In a third embodiment of the invention, the first conductive sensing element includes a first set of curved conductors electrically coupled to each other. The second conductive sensing elements include a second set of curved conductors electrically coupled to each other and spaced from the first set.
Referring first to
A sensor or sensing element 30 is positioned on the insulating board 20. The sensor 30 may consist of a series of conductive sensing elements positioned in varying arrangements on the insulating board 20. The varying arrangements will be discussed in further detail later herein. When an oscillating signal is applied to the conductive layer, an electric field is created between the conductive layer positioned below the insulating board 20 and the conductive sensing elements 30. The voltage and current that flows from the conductive sensing elements of the insulating board 20 to the conductive sensing elements of the sensor 30 can be measured.
The electric field can be disturbed by a body part such as a finger or any other pointing object utilized by an operator, thereby interfering with the current that flows from the conductive layer to the conductive sensing elements 30. High impedance buffer differential amplifiers 42, 44 are connected to the outputs of the conductive sensing elements corresponding to x-axis data. The output from the high impedance buffer differential amplifier 42 and 44 are then inputted into a difference amplifier 50. The output of the difference amplifiers 50 is fed via band-pass filters 54 and a synchronous demodulator/detector 58 to a first of the inputs of an analog-to-digital converter (ADC) 62. Conductive sensing elements corresponding to y-axis data are connected to the two inputs, respectively, via a high impedance buffer amplifier 46 and 48, and the output of the difference amplifier 52 is connected via a band-pass filter 56 and a synchronous demodulator/detector 60 to a second input of the analog-to digital converter 62. The band-pass filters 54 and 56 each have a centre frequency which corresponds to the frequency of the oscillator 40. The sensing system 10 also comprises a microprocessor 64. The output of the analog-to-digital converter 36 is connected to an input of the microprocessor 46. Other inputs such as a PDA or mouse may also be connected to the microprocessor 64. Subsequently, a look up table 66 is utilized to convert the voltage signal to position values.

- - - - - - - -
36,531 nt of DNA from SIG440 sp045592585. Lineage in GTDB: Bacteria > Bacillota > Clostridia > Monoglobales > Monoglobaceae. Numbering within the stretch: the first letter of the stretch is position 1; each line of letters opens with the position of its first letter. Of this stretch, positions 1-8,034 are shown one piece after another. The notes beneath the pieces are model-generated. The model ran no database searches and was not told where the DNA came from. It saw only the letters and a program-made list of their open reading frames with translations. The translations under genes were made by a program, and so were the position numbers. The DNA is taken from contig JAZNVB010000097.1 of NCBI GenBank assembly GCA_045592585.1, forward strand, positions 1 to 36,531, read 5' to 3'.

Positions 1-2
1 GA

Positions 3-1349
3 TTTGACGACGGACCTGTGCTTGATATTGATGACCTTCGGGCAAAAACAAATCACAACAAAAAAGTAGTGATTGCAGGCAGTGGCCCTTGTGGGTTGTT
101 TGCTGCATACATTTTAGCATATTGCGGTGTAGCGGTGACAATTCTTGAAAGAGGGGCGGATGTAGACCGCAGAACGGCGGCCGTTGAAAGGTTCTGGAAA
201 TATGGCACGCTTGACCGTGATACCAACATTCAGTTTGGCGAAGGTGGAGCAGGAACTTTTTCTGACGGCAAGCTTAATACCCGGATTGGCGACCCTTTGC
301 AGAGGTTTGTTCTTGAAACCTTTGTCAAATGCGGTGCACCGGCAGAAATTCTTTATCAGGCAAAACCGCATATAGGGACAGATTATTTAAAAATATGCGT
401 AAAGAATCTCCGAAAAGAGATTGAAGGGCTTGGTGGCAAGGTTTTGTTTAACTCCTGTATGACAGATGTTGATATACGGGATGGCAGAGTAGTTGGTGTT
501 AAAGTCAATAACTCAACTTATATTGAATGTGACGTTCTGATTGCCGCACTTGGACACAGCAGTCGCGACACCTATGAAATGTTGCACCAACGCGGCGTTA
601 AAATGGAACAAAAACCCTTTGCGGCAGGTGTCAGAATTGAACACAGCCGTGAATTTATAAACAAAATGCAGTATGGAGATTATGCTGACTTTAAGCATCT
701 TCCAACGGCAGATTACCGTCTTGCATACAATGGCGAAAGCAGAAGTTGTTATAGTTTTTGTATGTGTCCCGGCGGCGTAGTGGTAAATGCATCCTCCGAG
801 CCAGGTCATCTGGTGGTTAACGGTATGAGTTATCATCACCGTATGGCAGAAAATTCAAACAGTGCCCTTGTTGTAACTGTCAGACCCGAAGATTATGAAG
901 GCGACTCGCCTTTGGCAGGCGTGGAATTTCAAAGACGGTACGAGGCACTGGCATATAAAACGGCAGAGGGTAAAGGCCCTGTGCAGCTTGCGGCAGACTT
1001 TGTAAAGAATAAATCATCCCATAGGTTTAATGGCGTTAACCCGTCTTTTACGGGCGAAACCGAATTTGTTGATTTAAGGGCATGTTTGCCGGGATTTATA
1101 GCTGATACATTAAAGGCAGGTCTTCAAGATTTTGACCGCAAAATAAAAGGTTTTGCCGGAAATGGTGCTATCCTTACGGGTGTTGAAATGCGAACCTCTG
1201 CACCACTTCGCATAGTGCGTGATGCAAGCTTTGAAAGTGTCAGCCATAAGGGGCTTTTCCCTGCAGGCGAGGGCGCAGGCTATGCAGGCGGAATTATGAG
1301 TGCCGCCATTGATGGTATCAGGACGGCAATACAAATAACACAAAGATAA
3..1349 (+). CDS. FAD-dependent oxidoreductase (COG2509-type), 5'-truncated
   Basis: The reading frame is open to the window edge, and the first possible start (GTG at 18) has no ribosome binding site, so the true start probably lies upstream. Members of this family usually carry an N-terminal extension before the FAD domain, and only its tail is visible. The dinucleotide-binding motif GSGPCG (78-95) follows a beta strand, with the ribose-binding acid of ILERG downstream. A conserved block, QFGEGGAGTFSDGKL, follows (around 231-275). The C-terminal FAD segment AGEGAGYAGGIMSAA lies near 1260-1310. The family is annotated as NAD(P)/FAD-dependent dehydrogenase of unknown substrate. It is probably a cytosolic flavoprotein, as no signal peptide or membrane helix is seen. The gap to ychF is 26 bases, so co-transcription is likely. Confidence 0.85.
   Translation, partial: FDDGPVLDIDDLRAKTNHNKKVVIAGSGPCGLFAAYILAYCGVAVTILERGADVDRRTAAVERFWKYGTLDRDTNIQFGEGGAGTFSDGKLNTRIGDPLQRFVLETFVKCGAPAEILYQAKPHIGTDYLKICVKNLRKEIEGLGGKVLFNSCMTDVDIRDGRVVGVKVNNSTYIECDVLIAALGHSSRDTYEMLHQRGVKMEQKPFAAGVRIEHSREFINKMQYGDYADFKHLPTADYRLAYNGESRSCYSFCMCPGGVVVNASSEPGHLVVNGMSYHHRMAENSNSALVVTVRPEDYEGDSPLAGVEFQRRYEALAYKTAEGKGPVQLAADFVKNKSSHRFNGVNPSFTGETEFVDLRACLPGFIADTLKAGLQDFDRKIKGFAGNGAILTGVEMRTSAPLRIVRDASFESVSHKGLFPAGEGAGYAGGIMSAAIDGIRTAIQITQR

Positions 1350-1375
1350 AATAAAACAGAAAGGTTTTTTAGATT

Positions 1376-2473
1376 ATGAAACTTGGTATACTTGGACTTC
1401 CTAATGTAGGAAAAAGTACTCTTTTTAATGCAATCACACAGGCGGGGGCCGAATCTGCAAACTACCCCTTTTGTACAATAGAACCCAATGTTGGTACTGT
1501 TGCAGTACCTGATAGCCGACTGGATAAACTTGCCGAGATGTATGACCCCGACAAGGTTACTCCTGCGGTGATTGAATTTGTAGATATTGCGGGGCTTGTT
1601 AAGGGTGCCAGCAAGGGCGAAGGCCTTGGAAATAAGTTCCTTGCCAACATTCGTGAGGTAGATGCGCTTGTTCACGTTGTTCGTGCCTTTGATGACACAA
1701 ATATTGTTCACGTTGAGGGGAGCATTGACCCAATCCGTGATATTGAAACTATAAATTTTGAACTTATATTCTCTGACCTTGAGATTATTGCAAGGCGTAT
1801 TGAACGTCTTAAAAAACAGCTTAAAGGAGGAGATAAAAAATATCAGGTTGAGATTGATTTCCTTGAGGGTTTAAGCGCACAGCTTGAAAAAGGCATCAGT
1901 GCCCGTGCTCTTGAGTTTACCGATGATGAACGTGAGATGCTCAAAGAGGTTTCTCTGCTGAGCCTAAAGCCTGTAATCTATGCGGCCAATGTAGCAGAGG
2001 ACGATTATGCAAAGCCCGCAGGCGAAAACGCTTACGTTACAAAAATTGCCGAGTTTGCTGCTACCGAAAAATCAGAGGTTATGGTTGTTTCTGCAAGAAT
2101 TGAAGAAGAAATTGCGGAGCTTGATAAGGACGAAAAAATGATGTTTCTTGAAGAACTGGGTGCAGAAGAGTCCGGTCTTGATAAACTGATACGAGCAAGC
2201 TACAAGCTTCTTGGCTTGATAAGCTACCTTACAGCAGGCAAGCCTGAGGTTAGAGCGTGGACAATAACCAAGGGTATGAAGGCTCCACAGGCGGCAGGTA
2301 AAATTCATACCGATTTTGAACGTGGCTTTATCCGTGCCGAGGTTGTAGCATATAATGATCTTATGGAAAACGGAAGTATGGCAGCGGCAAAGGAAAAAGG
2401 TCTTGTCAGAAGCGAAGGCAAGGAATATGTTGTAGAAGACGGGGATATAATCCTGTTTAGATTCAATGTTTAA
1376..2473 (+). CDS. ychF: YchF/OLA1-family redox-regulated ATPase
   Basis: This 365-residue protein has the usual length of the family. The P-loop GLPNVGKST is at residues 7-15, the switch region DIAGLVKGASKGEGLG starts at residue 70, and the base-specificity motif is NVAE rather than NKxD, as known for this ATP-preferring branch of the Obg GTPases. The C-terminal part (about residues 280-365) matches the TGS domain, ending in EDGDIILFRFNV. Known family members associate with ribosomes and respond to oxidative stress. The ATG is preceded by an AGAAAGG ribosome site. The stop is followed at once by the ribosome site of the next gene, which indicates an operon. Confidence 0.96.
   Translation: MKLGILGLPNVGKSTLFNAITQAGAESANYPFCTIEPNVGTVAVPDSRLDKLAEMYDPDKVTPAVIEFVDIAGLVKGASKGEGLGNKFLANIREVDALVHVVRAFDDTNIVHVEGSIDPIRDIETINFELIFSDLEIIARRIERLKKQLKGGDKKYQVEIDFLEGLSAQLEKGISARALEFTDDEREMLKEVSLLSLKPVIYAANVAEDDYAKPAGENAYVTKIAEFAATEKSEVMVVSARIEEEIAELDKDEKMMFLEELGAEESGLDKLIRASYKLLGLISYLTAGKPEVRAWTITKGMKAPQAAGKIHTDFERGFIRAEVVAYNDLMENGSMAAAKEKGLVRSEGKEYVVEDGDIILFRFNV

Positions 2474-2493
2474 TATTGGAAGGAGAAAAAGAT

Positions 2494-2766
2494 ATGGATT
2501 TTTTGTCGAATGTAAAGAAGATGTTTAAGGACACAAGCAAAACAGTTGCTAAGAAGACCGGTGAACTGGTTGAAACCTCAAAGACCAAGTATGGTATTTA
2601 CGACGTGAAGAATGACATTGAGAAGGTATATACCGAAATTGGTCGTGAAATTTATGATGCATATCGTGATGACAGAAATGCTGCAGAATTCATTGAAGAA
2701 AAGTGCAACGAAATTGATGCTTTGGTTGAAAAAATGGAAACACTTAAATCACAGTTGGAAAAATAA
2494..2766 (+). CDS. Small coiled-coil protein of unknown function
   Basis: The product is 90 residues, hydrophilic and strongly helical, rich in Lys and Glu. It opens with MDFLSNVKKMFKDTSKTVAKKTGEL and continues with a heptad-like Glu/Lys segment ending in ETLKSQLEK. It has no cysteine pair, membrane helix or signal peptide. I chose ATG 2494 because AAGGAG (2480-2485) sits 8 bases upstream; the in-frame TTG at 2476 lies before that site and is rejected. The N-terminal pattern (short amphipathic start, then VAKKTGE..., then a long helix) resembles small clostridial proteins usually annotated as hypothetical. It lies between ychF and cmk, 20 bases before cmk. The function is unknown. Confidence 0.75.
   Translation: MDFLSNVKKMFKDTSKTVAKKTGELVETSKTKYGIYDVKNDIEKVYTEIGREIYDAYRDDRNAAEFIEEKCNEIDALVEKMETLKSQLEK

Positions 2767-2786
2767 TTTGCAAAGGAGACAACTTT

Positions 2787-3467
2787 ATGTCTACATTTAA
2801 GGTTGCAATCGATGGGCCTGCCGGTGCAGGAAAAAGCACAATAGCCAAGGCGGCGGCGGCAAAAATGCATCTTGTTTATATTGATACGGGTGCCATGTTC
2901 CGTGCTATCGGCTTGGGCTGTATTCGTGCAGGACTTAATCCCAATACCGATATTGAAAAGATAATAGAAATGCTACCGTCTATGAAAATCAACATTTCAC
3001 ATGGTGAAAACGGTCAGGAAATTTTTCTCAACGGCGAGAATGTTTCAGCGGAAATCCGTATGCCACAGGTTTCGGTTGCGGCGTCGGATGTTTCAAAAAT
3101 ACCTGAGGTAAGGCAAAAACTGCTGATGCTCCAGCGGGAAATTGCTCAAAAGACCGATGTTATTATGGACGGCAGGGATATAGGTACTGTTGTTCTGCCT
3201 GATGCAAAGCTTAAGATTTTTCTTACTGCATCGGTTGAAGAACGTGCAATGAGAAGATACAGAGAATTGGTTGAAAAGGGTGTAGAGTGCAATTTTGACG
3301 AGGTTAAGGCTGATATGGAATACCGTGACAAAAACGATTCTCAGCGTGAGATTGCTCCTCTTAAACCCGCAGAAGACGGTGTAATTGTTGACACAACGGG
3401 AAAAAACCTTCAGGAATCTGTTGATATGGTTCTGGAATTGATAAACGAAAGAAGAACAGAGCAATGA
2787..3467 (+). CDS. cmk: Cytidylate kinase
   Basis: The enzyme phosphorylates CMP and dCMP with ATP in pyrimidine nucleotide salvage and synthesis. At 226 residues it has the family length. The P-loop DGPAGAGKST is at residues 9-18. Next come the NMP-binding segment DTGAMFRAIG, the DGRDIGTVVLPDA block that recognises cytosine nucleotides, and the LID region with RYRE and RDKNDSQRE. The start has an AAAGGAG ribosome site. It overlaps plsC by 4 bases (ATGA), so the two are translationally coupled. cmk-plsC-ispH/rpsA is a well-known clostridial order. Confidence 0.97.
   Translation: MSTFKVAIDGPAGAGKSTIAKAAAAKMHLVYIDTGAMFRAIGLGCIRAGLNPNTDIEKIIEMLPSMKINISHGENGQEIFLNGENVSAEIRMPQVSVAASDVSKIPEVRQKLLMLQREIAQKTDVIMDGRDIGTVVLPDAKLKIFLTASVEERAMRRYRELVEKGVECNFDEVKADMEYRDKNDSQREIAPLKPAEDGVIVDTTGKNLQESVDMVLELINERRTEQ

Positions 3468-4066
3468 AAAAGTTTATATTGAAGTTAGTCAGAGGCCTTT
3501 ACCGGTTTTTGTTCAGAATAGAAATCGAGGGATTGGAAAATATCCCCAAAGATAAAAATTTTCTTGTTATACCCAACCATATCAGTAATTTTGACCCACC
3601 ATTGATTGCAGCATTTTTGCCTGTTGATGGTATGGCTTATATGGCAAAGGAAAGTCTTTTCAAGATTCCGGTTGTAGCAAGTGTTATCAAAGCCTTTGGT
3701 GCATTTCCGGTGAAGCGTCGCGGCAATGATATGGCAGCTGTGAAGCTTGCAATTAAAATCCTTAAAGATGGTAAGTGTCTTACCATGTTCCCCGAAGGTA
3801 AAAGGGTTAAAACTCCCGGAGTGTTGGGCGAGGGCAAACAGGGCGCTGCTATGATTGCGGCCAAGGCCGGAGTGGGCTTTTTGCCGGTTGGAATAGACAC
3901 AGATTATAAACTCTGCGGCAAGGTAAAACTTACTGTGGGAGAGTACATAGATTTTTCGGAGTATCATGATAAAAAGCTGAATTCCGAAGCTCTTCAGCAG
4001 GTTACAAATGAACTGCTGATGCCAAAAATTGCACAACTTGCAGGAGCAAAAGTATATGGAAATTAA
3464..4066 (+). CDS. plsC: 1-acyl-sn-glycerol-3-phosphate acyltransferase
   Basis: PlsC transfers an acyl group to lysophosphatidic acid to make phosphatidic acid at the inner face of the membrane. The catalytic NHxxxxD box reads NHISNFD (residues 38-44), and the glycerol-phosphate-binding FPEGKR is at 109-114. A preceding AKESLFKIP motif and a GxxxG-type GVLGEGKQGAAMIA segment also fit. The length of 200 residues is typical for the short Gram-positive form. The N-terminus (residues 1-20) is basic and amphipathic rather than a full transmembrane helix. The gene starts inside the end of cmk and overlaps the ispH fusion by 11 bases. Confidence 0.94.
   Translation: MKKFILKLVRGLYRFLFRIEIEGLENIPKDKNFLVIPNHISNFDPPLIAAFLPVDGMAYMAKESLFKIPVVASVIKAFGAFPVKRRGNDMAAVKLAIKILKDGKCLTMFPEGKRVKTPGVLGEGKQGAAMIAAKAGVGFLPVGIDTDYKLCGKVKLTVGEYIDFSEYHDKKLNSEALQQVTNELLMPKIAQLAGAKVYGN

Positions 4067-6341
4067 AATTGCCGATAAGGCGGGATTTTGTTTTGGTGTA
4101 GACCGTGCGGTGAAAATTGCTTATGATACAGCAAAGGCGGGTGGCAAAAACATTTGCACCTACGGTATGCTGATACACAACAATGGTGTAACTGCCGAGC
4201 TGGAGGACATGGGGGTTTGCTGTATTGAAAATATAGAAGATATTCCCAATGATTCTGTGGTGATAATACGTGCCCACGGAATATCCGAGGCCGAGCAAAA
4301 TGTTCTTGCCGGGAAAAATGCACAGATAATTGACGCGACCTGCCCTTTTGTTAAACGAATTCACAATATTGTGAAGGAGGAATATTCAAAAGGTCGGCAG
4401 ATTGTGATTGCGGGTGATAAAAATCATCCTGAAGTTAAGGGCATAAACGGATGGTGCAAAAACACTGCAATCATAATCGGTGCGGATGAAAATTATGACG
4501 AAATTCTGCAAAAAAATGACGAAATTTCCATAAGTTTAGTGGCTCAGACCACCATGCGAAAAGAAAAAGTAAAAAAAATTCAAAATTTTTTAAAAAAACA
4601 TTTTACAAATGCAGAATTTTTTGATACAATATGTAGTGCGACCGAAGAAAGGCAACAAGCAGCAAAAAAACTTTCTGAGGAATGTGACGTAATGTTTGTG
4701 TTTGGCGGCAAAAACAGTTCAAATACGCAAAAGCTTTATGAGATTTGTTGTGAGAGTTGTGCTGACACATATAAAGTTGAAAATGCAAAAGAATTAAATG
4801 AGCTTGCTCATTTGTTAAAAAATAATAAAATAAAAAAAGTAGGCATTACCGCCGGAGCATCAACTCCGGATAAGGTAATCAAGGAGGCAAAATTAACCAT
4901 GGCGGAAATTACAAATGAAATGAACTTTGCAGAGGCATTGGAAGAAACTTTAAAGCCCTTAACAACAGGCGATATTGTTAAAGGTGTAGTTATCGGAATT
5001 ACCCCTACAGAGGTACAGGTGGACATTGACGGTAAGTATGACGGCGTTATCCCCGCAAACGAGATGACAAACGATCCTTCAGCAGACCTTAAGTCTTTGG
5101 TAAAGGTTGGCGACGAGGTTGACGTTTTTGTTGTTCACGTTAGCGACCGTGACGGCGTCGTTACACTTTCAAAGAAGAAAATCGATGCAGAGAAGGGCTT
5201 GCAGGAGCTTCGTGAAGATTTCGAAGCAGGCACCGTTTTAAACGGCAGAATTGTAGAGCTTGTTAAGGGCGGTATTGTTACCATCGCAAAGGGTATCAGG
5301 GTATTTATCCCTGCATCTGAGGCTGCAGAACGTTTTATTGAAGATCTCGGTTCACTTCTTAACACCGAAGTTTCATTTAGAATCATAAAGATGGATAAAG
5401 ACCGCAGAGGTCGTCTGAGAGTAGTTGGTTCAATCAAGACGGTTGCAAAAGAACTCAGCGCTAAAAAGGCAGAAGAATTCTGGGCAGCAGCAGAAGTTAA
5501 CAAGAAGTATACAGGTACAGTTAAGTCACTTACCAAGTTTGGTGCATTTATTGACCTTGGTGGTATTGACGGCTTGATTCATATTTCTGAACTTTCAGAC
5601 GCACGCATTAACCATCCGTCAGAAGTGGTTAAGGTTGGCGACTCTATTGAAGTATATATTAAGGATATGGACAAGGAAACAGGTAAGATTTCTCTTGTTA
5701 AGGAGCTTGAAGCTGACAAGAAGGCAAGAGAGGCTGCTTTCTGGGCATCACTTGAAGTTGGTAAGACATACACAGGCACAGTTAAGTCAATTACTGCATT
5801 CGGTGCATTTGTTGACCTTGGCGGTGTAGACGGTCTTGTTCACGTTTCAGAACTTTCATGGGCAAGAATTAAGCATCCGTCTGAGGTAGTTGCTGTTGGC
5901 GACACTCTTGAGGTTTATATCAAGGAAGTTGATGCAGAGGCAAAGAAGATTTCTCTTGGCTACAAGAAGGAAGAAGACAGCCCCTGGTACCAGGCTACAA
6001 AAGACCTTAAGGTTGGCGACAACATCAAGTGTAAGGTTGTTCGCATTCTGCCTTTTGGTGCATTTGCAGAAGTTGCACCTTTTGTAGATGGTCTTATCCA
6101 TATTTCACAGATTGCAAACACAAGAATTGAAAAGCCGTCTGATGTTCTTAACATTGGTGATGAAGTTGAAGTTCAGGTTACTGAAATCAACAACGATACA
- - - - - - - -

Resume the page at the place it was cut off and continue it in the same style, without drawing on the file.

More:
The synchronous detector/demodulator is a demodulator that runs at the same frequency as the input frequency. The simplest form of this is a rectifier. In the embodiment shown, since the oscillating frequency is known, the synchronous demodulator uses a switch that switches from positive to negative at the zero crossings in the input signal. The output for a sinusoidal input signal is simply a rectified sinusoidal. This effectively performs a demodulation on the signal—transferring the useful information (amplitude in the present case) from a high frequency down to DC. The high oscillating frequency signal allows the signal to propagate through the capacitive coupling of the sensing elements allows the input amplifiers to operate in a relatively noise free frequency band. Thus, the synchronous demodulator enables easy determination of the signal amplitude by a standard analog to digital converter.